The Care Quality Commission (CQC) has sounded the alarm over a “concerning decline” in women’s experiences with maternity services.
Fewer women feel they always got the help they needed during labour and birth, many were disappointed at the amount of time their partners could stay with them after the delivery of their babies, and a significant number reported that they did not feel listened to when they raised concerns.
The CQC said it has noticed a “deterioration” over the last five years in the ratings women gave their care.
It came as a major new national poll showed a “statistically significant downward trend” on most measures examined to track maternity care across the country. In particular, concerns were raised about staff availability, confidence and trust, as well as kindness and understanding of staff. Ratings also tumbled for whether women felt they had been treated with dignity and respect, the amount of information provided to mothers, and their concerns about being listened to.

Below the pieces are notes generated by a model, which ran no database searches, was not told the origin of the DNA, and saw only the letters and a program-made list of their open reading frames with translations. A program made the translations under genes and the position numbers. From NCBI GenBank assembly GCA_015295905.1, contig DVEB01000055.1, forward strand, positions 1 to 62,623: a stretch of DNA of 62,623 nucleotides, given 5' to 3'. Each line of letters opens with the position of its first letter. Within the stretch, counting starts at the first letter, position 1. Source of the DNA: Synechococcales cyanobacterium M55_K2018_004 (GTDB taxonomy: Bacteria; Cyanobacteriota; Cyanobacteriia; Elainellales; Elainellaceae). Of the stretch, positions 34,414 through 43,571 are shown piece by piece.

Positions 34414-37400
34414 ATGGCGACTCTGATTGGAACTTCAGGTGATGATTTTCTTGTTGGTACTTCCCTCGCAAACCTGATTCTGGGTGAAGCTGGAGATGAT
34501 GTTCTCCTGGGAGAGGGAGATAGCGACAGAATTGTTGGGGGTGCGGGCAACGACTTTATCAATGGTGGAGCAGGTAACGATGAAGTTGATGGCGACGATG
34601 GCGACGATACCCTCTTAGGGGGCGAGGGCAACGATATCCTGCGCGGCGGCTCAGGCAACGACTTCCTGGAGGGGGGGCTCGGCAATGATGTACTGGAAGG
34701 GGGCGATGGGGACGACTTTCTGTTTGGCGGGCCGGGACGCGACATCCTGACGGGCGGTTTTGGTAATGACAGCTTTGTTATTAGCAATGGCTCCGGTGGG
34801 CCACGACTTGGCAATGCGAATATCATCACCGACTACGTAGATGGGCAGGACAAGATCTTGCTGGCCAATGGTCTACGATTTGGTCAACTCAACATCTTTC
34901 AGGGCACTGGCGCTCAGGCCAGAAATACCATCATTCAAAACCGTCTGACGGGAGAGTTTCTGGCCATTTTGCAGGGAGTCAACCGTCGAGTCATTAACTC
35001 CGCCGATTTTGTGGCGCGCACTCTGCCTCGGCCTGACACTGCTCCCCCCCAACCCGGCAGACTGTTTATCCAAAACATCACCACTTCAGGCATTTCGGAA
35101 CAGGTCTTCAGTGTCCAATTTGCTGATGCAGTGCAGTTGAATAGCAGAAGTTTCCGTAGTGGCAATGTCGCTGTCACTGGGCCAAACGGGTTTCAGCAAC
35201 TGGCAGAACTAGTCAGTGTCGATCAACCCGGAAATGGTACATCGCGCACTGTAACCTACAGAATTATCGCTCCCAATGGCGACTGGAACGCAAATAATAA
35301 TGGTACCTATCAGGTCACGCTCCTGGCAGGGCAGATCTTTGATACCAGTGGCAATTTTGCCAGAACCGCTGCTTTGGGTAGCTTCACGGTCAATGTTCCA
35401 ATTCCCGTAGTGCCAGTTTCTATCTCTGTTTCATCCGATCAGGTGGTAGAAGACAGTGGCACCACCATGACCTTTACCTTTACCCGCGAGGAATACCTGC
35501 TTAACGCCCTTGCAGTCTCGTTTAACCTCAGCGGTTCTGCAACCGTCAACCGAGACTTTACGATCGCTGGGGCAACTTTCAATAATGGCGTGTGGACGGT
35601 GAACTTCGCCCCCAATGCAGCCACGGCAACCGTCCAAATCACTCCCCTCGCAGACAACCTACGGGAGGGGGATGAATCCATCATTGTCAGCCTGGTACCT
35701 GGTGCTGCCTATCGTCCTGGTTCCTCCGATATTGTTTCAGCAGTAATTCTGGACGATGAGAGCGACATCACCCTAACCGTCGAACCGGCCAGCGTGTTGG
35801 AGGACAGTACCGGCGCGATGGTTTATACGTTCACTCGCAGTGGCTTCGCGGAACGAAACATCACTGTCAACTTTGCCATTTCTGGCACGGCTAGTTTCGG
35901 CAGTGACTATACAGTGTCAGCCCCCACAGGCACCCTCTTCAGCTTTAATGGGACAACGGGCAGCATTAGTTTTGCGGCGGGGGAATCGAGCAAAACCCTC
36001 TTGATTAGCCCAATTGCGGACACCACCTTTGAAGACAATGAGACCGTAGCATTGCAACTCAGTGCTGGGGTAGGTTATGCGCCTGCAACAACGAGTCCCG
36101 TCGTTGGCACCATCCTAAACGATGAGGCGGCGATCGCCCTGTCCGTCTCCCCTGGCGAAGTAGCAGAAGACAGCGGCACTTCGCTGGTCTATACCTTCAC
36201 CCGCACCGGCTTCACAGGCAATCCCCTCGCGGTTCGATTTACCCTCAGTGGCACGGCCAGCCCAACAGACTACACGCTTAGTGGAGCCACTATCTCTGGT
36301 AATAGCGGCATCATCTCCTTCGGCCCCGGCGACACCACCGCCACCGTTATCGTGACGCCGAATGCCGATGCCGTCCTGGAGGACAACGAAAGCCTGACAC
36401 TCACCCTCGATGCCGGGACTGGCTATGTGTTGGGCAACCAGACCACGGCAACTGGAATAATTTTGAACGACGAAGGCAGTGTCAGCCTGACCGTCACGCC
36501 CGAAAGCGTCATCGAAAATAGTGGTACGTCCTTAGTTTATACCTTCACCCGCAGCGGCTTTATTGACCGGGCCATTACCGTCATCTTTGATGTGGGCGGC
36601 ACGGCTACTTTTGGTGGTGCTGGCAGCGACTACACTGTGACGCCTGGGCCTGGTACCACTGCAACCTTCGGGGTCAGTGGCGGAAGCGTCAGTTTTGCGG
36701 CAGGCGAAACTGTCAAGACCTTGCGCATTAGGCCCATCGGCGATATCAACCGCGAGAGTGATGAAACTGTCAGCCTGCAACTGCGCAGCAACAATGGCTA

Victoria Vallance, from the CQC, said: “These results show that far too many women feel their care could have been better. This reflects the increasing pressures on frontline staff as they continue in their efforts to provide high-quality maternity care with the resources available.”
Source: The Guardian, 11 January 2023
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